We also kept sand bags handy in case the seals around the bottom of the toilet along the floor failed under all that hydrostatic pressure. This was the #1 worry for me. (They held, did not fail.) If the seals had failed, then we would have blocked the bathroom door with big sand bags stacked high enough. That's when the pump and a hose would have been handy. Sewage is the worst thing.
Again, we did not need to use any sandbags whatsoever this year.
We have a water pump, to add water pressure to the second floor, and a water tank just in case city water fails for a day. This is common in suburban Thailand, especially in houses built before the year 2000 like ours. This pump can be useful for a second purpose: pumping water out of the house.
Whether or not you use your pump for the second purpose, you still need to disconnect it and take it inside your house to protect the pump from getting wet from the flood.
We could have used that pump to pump out water which enters the house. However, for two reasons I decided not to. First, I didn't have the proper adapters to connect a hose, and would have had to go back to the hardware store the next day to get adapters (and hose) but I had business to do, and was wary of bringing my car out to a flood zone again. Bad excuse, admittedly. Secondly, I didn't want to risk anybody getting electrocuted trying to operate that electric pump. I had already cleared out all downstairs electrical vulnerabilities as best I could. If there is enough water in the house to justify using a pump, then I needed time to make the pump safe -- grounded in its location inside the house and connected to a good RCCB breaker. Protecting property is not as important as protecting life, so since I didn't make the time to do it right then I'd just stowed away the pump upstairs.
Nevertheless, a pump can be very useful in a flood, especially a deep one when seals start to leak due to higher hydrostatic pressure. Those kinds of leaks are usually slow, and a typical house water pump can pump water out at a high enough rate parttime (on and off) to keep a house from flooding.
If you employ a pump during a flood, then take these steps:
Next time, I will probably do this.
However, if the electricity goes out, so does your ability to pump water. The power company sometimes cuts power to flooded areas in order to prevent electrocutions. A solution to this is to buy a generator which runs off of gasoline or diesel. This is a significant step up in flood preparations, due to the cost of the generator, the need to keep fuel stored in the house, and of course there is exhaust from the engine.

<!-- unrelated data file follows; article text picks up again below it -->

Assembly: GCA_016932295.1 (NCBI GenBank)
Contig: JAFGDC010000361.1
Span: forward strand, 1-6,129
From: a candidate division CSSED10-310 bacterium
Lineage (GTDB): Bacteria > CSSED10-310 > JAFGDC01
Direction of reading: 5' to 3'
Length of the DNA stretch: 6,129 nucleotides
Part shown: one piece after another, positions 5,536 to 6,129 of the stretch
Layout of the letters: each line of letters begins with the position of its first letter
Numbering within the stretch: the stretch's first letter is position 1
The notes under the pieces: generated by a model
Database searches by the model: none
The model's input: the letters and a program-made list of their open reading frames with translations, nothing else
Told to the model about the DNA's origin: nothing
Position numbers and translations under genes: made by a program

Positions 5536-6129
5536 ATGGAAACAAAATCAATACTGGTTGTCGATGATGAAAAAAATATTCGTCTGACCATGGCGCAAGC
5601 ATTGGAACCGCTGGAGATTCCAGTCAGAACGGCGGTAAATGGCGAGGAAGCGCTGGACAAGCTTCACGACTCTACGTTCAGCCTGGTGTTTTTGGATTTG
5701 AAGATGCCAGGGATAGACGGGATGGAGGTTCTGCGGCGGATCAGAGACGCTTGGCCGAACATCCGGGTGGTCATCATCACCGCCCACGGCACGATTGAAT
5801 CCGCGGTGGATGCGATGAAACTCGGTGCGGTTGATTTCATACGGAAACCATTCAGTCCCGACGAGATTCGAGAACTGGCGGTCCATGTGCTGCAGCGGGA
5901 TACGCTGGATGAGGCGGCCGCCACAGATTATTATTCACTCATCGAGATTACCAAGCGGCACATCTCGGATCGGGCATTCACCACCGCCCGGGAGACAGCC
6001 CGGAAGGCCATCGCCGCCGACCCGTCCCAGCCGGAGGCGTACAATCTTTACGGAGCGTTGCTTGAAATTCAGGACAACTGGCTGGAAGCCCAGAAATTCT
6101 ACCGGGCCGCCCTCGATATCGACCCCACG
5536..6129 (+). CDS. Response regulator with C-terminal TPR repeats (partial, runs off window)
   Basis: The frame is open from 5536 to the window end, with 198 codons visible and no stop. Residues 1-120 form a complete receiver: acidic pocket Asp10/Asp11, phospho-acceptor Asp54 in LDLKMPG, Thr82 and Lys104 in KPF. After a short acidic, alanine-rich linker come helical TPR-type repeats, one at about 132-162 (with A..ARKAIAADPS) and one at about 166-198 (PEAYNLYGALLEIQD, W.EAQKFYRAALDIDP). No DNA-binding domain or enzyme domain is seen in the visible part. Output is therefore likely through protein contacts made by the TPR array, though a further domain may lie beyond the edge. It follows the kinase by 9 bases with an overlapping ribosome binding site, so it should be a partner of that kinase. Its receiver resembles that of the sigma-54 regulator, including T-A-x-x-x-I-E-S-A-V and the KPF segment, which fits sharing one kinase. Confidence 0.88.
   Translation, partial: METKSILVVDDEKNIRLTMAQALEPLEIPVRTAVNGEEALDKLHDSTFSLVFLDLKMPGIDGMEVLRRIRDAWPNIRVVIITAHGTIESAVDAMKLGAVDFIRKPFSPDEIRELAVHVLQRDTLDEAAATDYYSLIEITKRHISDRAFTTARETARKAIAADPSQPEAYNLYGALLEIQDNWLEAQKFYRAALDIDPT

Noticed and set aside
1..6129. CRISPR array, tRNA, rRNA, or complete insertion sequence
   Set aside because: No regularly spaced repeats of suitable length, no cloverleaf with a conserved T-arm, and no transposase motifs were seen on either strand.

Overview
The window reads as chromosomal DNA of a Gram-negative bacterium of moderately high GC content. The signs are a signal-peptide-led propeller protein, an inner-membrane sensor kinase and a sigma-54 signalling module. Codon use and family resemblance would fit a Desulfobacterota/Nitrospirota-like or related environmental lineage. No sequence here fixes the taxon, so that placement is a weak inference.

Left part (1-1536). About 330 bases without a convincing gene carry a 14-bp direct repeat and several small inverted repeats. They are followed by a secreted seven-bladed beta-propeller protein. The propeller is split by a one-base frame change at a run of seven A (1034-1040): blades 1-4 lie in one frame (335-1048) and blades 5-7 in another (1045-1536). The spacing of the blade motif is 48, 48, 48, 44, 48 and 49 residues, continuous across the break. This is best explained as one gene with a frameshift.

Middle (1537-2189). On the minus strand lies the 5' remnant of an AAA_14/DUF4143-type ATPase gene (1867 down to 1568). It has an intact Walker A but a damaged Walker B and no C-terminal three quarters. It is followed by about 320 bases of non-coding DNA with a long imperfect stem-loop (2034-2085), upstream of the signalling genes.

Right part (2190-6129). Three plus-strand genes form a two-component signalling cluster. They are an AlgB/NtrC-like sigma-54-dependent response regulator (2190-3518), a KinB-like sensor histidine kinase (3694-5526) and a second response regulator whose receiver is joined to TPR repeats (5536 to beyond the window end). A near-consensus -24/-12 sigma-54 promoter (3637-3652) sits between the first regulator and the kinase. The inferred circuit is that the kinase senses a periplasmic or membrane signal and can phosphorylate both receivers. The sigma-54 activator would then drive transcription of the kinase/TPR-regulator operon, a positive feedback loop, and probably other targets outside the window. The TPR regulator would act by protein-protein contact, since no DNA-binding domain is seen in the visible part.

Ideally, it would be nice to have some solar photovoltaic panels on the roof and the electronic equipment necessary to make it run a pump during the day, as well as charge mobile phones, run cooling fans, and help with other electrical needs, just in case the power is cut by the power company.
I made sure there were no wires or electrical items which could fall onto a wet floor. A large percentage of the deaths during the flood were due to electrocutions.
The power company did not cut power to our house, thank goodness.
Move Valuable Things Upstairs
This is obvious. For example, our refrigerator was moved from the kitchen to the upstairs office.
The shelves of every store ran out of water long before the flood came, which was a combination or people stocking up for the future and delivery trucks unable to deliver due to flooded roads somewhere in the supply chain.
The shelves also ran out of favorite foods. Stock up on foods which will last ...
Also, batteries and a flashlight.
We had a UPS for charging the mobile phones in case the electricity was cut.
We also sealed the drain of the upstairs bathtub with a trash bag and duct tape on top of the rubber seal (actually, two layers of plastic bag and duct tape). You know, bath tub stops usually are not so water tight, and leak over days. We kept the bath tub full of water in case the city water supply failed. Thais often keep a big trash can full of water in the bathroom anyway, so actually I would recommend buying a few of those and filling them up with water in advance.
When The Flood Came
When the water overflowed the canal into our neighborhood, it rose very fast.
The army evacuated the neighborhood with its big trucks. Only 3 houses on our soi of about 30 houses had occupants stay to defend their houses.
My inlaws said it was very quiet, and dark at night. Nothing but water outside, like living in a lake.